Marathon Training, part dos

So I can’t remember if I even wrote about marathon training last year, so this could possibly be part uno. Even though I haven’t been using this space much, I thought it would be a good way to keep track of my training, hold me accountable, and possibly help someone else who may be thinking about running a marathon.

A little background … this will be my 2nd full marathon and I am registered for the Richmond marathon this November. I have run 11 half marathons, and numerous other 10K’s and 5K’s.

I’m following one of Hal Higdon’s training plans and hopefully actually incorporating more cross training and speed work this time around. My first marathon time was over 5 hours and I would really like to get under 5 hours and possibly even more like 4:45. We’ll see. My husband keeps mouthing “speed work” to me. Ugh.

Here are my stats for the week so far:

Week One Plan/Actual

Monday – XT (spin class) + 1 mile walk

Tuesday – 4 miles (Ran 3 with Ria)

Wednesday – Strength class AM/ XT PM (Spin class, no strength)

Thursday – 4 miles (moving this run to Friday)

Friday – rest (4 miles TO DO)

Saturday – 8 miles (instead, a rest day)

Sunday – yoga (8 miles/yoga)

So that is it in a nutshell. Waking around 5am several days a week is no fun, but I’m hoping like anything, it will get easier with time.

Oh, taper weeks … I love you.

And now we taper.

I think there is a collective sigh of 40,000+ runners happening.

It just feels good to go out and run a quick 3 or 4 miles and actually feel speedy again.

So now is the time that you rest and prepare.

My week may or may not have included two nights out with friends that included wine and heel-wearing, cupcake eating and running around with M&L, and not great lunch choices that included a ginger cookie and salt & pepper potato chips. It’s all carb loading, right?!

9 days out. Time to:

  • Make a final decision about what to wear on race day
  • Obsessively start tracking the weather
  • Eat well and sleep well
  • Meditate about crossing the finish line, how it will feel, how I will feel, etc.
  • Add to my Marathon playlist
  • Enjoy our last few training runs
  • Get a final massage to work out any lingering aches and pains
  • Have fun, run a strong race, and enjoy 26.2 miles

What about you? If you are tapering, how are you preparing for the big day?

A comparison of childbirth and marathon training

Two seemingly different events, but somehow feel eerily similar to me right now.

1. I think I want to have a baby/run a marathon. Feelings: excited, nervous, scared,  and possibly unprepared. You receive “atta boys” from friends and comments like “Why in the world would you want to do something like that!?” You may question if you’ll be a good parent or could possibly run 26.2 miles.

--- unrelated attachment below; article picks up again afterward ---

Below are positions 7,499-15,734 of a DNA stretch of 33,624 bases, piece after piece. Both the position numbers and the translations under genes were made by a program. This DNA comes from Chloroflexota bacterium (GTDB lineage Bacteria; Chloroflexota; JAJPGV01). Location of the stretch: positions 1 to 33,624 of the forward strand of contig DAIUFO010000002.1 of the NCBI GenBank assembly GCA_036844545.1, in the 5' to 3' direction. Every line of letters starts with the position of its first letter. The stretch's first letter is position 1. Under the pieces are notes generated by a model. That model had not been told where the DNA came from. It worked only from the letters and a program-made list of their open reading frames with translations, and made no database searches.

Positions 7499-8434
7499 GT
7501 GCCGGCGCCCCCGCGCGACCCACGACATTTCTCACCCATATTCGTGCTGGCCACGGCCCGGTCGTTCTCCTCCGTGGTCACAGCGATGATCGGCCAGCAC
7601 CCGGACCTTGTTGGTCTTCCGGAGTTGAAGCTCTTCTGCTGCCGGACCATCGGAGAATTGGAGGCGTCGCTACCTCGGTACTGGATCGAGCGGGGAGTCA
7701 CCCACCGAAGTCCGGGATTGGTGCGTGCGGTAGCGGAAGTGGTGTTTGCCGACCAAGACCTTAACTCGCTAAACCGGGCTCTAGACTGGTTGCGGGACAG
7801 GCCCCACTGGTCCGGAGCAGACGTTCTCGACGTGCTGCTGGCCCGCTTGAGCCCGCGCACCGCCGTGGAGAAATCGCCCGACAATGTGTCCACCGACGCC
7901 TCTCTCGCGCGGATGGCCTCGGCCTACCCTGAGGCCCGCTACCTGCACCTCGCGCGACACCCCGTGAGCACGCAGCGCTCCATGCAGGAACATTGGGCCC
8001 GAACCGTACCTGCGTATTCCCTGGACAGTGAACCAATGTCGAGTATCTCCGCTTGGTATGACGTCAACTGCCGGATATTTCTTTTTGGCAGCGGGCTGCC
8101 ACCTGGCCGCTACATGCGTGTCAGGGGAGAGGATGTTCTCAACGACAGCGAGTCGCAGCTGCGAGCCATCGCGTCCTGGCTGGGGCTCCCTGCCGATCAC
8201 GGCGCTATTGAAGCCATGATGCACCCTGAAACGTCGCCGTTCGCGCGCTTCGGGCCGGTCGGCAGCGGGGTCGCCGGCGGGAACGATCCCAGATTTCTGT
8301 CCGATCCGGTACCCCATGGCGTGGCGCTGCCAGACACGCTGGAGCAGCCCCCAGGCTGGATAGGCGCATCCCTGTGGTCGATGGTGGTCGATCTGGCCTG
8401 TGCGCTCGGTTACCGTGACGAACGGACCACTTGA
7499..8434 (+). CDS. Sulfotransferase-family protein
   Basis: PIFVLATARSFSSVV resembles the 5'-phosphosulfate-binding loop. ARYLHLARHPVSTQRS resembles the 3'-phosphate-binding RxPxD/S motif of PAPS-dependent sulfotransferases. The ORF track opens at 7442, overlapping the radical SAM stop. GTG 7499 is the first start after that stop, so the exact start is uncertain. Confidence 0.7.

2. The training/gestation can be a lengthy process. 9 months, 18 weeks … it’s all a long time. I think people even say during pregnancy, it’s a marathon; not a sprint.

3. Your body changes, aches, and you realize that certain body parts may never be the same again. I have accepted that my stomach will never look the same after having twins. I am also coming to realize that my toes may never feel or look the same again either.

4. You buy a lot of gear. My Mom always tells me that she didn’t have half of what we have when she had a baby. According to her, all you needed were a few blankets, bottles, and cloth diapers. There is a rumor that I slept in a drawer for a while. I used to think the same about running. All you really need are good shoes, but somehow find yourself in a garmincompressiongusweatybandrunningskirtfoamrollerspecialsocksheadlampinserts  induced shopping event. I did the same thing at Babies R Us, but it was blanketsbibsstrollersbreastpumpslingcribsbouncyseatsbathtubboardbooks.

5. Both cause strange dreams, anxiety, planning, schedules, charts, lists, and reading of books.  Dreams of leaving your baby on a school bus, dreams of never ending hills, or leaving your running shoes at home on race day. I knew how far along I was and I know how many weeks I’ve been training. There is a lot of talk of what it will be like, how I will feel, preparing for what could happen. I used to spend a lot of time on babycenter.com seeing what size fruit the baby was compared to this week. Ooh, look – an english cucumber! Now, I’m google searching for “how to run a 4:30 marathon” and over-analyzing race recaps.

6. You get a lot of unsolicited advice. It feels like every week I hear, “My Aunt’s cousin’s friend ran a marathon. You better buy a lot of Body Glide.”  or “My brother’s co-workers Uncle has twins. You better start saving for college.”

7. It’s going to hurt before it’s all over.  No matter how strong you are, how high of a pain threshold you have, it hurts. Natural birth, C-section, home birth. There are definitely times of discomfort. Running for 26.2 miles, I expect that it’s not going to feel like a stroll in the park. I will be proud of both scars ~ visible or not.

8. I eat like a man. While pregnant, it was nothing for me to “out-eat” my husband. Until closer to the end when I ran out of room. It was depressing to be able to eat what I wanted and not care and after a few bites, I felt full. So sad. Ice cream wants to be eaten. Training for a marathon = I’m hungry. All the time. Carb loading? Heck, yeah! Bring on the bread!

9. Pregnancy and marathon training may both cause strange sleep patterns. Night sweats, multiple bathroom visits, stacks of pillow, and middle of the night acrobatics all caused me to sleep in short bursts. This also caused my husband to move to the spare room/sofa by my third trimester. During marathon training, it has been super early alarm clocks for training runs, sore or restless legs, and the constant threat of “I have to get up early … don’t wake me up!” Spouses of pregnant women or those running marathons deserve medals too.